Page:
A lot of users when working with a theme refer to demos to see how to set something up or to see what’s available for a specific use case. Premium theme demos showcase everything, all the features, page templates, shortcodes, etc. So you can see what’s available and then figure out a way to re-create it on your website using that theme.

So bare-bones demos of themes are not as helpful as fully featured demos to regular users.

I think initially, the theme directory should ask developers to enter the theme demo URL in addition to a screenshot. This way CP doesn’t have to host any demo sites, while still giving users a way to see a demo.

For example, look at the Astra theme listing. Look at the screenshot and then look at the demo. It’s night and day.


Multiple Screenshots would be good. The theme preview at .org is a colossal waste of time and was very problematic when authors jumped through hoops to make the demo look better then the default data used by .org.

It would be better to provide a standard styled demo link to an author supplied site for demo purposes.

Will there be any sort of requirements that a theme must meet before it is listed?

For example, and to your initial point at .org, themes could recommend plugins but must not require them.

Security requirements are also a big concern. Should all themes be translatable?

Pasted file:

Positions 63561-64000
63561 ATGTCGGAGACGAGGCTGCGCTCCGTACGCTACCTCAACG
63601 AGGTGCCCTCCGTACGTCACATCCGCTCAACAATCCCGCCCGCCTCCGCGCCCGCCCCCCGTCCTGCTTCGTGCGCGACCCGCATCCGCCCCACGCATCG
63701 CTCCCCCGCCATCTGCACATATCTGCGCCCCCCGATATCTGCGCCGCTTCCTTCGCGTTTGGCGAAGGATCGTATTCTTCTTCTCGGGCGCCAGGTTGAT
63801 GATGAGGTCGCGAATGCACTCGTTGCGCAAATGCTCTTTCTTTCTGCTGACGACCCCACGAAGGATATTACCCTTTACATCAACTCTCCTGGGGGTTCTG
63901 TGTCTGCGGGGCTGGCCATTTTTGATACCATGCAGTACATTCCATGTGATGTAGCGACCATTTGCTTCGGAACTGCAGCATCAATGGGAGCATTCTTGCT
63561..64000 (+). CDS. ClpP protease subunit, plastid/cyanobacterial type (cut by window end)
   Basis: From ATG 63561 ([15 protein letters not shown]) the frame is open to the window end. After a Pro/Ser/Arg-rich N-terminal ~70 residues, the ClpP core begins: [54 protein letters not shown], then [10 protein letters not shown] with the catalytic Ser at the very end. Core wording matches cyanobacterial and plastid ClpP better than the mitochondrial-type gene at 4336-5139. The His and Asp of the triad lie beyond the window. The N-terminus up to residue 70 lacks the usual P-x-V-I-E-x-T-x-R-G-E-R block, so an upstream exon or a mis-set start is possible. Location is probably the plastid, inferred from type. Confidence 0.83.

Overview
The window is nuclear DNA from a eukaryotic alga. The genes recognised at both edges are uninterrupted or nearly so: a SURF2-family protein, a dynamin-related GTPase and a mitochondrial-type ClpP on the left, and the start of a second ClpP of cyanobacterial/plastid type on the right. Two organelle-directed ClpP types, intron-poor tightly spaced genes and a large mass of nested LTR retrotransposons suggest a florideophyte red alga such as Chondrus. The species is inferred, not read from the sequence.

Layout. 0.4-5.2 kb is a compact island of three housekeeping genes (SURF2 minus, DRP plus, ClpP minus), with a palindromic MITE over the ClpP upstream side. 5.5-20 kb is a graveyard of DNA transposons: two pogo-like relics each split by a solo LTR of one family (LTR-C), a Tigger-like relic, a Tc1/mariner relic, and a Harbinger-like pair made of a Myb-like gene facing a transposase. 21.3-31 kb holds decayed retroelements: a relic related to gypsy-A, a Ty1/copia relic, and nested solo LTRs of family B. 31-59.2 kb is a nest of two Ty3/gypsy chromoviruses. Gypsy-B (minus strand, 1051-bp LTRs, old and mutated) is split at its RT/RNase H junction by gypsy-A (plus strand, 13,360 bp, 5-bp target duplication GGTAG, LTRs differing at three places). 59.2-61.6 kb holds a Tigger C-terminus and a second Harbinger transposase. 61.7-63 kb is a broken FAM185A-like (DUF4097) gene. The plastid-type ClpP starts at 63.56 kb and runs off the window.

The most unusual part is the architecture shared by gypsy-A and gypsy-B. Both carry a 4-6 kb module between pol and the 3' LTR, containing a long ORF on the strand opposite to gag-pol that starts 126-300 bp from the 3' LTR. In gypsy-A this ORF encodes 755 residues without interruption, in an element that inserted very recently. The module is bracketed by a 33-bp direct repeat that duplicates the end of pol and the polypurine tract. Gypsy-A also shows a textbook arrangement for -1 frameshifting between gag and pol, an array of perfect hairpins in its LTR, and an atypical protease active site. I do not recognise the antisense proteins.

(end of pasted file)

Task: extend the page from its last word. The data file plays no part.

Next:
Should take some responsibility for the themes/plugins they host?

One important thing to note, CP won’t host any plugins/themes like WP. Directory will link to GitHub (or other Git) repositories.

I understand that, but to me it does not matter where the plugin or theme is stored. If you facilitate wide distribution of a plugin or theme I would think some level of responsibility must be taken. Though I am no lawyer :slight_smile:

Also some level of accountability/responsibility would be necessary, to protect public opinion on the integrity of the repo. So I don’t think your really going to get around it.


That’s what the GPL license is for. Plugins and themes licensed under GPL offer no warranty of any kind. Just like WP, CP will review submissions but at no point it will offer any warranties or guarantees.

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The assumption you are making is that developers will submit GPL compatible plugins and themes.

I have seen non GPL jquery plugins included, and non GPL compatible images included in themes. Many of the developers submitting themes and plugins have no idea about these kinds of things.

Just saying something is GPL does not mean it is.

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I should also add that a GPL license says nothing about the content of the theme or plugin.

I have seen themes submitted with spam in the footer, and obfuscated code. Also images can get a bit riske (if you know what I mean). Some countries do not allow images of childrens faces to be distributed.

So some level of curation is required in my opinion.

It is tricky, offering any indication that we take responsibility may open us to more legal issues than sticking to “we can’t promise anything”.

I think this is good, though I am not 100% how we would verify domains/make sure we aren’t pointing somewhere “bad”.

I think the changelogs would be good, and that goes for plugins too.